How patient-friendly are the websites of health care providers?


Although everyone agrees on putting the “patient at the centre”, the websites of health care providers are very often self-referential and not very patient-oriented.

Sites layout often reflects the organisation of the healthcare facility, which is not always understandable to the patient. Sometimes the menus are divided between services and wards, departments and operating units, sometimes divided between simple and complex units.

These are all intuitive differences for a practitioner, much less so for patients. Even the names of the services and departments are not always clear. Patients with suspicion or diabetes should seek advice from the anti-diabetic centre, endocrinology or internal medicine services or departments, as appropriate. If the former is easily associated with the disease, the latter and third parties much less for a patient who is unfamiliar with medicine.

In the case of local health agencies that also provide territorial services, the confusion is even greater. The organization in districts, centres, clinics, services, counselling, just to name a few, is often not intuitive and difficult to interpret for an average patient.

Besides, the choice of which information to put on the home page and which evidence to assign them is often arbitrary. Many news is more the result of the desire to satisfy the ego of the management and staff of the health care company than to usefully inform the patient. Information and content are often poorly indexed, and the search often does not return what the patient was looking for.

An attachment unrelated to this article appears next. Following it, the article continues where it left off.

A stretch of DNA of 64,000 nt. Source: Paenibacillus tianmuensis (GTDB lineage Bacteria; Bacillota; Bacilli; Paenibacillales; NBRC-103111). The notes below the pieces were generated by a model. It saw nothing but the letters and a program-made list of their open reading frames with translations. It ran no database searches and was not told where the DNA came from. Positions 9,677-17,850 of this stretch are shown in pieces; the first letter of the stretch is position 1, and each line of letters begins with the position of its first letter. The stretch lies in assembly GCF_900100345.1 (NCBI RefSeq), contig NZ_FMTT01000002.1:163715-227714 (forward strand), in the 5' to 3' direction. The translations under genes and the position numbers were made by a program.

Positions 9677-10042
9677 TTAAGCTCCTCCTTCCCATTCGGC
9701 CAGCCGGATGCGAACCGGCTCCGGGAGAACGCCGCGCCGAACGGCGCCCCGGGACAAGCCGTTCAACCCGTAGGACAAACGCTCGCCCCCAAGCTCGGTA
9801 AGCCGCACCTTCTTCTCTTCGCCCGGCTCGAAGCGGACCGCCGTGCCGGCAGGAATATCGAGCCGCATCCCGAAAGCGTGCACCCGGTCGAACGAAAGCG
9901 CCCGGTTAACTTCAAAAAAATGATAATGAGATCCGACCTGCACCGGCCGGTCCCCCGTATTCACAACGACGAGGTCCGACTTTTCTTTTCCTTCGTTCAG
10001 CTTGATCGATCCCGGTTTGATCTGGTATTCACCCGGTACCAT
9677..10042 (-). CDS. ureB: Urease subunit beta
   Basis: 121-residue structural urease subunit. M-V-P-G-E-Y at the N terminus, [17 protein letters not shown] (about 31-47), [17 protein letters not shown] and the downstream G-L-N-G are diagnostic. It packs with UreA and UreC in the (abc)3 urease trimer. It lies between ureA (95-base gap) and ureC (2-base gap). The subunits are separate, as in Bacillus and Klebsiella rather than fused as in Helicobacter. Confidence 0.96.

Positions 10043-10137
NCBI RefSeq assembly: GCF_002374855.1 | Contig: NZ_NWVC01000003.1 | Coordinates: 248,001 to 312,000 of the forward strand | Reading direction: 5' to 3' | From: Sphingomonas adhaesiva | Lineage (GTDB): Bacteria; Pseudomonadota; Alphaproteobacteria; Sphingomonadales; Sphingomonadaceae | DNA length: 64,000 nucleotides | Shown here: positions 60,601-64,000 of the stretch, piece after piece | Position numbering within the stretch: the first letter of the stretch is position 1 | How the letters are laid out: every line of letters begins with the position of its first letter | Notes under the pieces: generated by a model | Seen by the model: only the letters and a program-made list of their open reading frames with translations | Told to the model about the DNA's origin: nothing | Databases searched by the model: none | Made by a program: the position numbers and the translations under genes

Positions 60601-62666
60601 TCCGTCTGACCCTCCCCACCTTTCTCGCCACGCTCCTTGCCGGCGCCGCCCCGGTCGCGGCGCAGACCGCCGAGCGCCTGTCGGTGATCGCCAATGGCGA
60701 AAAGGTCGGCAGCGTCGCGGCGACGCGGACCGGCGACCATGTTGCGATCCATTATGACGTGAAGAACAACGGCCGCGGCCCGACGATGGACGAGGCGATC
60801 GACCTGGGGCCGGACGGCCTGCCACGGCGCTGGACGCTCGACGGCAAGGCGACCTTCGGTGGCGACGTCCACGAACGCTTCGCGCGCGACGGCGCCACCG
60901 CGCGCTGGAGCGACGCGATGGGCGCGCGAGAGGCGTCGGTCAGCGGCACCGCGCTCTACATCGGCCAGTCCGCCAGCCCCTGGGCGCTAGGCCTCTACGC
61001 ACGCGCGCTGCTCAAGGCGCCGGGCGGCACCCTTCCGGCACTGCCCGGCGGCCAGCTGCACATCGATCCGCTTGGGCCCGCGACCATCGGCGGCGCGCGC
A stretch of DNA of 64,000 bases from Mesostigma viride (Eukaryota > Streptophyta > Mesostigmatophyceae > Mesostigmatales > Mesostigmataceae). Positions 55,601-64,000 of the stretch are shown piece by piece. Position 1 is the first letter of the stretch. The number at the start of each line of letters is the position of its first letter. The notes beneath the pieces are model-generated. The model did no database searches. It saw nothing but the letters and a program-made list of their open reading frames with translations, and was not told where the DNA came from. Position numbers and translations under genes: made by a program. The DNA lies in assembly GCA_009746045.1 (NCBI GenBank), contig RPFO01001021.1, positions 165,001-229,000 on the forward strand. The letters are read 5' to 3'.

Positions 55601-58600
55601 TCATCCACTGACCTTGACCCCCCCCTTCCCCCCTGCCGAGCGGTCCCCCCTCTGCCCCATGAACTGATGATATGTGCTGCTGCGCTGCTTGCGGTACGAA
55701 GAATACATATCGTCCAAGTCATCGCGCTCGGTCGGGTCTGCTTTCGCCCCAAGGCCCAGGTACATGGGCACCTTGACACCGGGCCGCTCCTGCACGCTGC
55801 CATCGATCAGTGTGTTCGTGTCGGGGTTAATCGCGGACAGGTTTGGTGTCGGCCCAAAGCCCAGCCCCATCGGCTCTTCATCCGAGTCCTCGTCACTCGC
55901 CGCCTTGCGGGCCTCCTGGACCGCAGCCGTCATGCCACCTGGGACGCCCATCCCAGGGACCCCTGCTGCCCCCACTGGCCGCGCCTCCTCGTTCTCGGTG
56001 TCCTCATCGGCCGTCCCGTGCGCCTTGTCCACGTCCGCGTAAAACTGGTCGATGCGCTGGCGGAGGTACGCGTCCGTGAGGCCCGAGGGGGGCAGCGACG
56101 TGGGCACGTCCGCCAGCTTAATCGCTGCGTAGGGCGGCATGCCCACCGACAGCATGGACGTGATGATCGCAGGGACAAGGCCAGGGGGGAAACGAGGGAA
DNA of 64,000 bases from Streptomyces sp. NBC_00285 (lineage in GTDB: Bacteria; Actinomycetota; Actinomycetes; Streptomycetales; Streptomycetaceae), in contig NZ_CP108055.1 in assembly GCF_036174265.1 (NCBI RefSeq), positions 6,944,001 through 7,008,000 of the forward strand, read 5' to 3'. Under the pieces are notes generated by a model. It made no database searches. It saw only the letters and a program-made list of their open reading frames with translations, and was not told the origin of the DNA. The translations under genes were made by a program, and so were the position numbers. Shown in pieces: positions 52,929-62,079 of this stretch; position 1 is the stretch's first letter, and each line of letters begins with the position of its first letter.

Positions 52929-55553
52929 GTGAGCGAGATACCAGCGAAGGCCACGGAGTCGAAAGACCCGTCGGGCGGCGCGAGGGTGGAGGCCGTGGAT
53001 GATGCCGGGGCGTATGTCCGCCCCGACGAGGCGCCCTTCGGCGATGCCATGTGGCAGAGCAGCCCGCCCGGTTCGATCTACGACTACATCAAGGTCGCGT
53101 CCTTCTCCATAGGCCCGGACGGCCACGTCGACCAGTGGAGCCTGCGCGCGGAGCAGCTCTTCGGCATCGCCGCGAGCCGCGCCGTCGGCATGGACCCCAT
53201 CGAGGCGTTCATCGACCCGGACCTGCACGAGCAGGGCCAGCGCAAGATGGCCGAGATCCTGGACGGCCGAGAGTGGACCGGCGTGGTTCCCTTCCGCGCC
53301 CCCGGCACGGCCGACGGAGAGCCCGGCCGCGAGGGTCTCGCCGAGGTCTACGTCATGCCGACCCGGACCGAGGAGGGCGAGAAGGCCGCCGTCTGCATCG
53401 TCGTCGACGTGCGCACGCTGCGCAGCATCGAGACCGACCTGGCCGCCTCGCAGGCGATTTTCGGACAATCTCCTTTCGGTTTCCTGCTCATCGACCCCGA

• The biggest problem, in my opinion, is that these sites are designed and conceived by people of the health company who, because of their knowledge of the organization and its operating, are not representative of the skills and needs of a typical patient.
    The navigation of these sites should be based on patients’ needs, i.e. a health problem, a task to be performed, the search for information. Starting from these, the site should indicate:
  • What services the healthcare company is able to offer (visits, examinations, …)
  • How I can access them (I need the recipe, I have to book, …)
  • Where the services are carried out
  • How much they cost
  • How long I shall wait
  • What I have to do first (preparation, things to avoid, …)
  • Information about the pathology, the examination, the procedure to follow, …)

All using a vocabulary and language as close as possible to the average culture of the patient. The navigation of the site should, therefore, be finalized and guided according to the needs of the patient, without pretending that the patient himself go and look for this information, maybe accessing more functions in sequence.

Almost never, then, do the websites of the health authorities ask the patient questions to understand if the information provided has been useful, the navigation simple, the content clear and understandable.

Yet we are talking about techniques and methodologies that in other areas are the norm and where there is nothing to invent. Culture and user orientation are values that, in health care, are unfortunately still not widespread. Despite the fact that there is no conference, article or speech that does not state that the goal is “to put the patient at the centre”.

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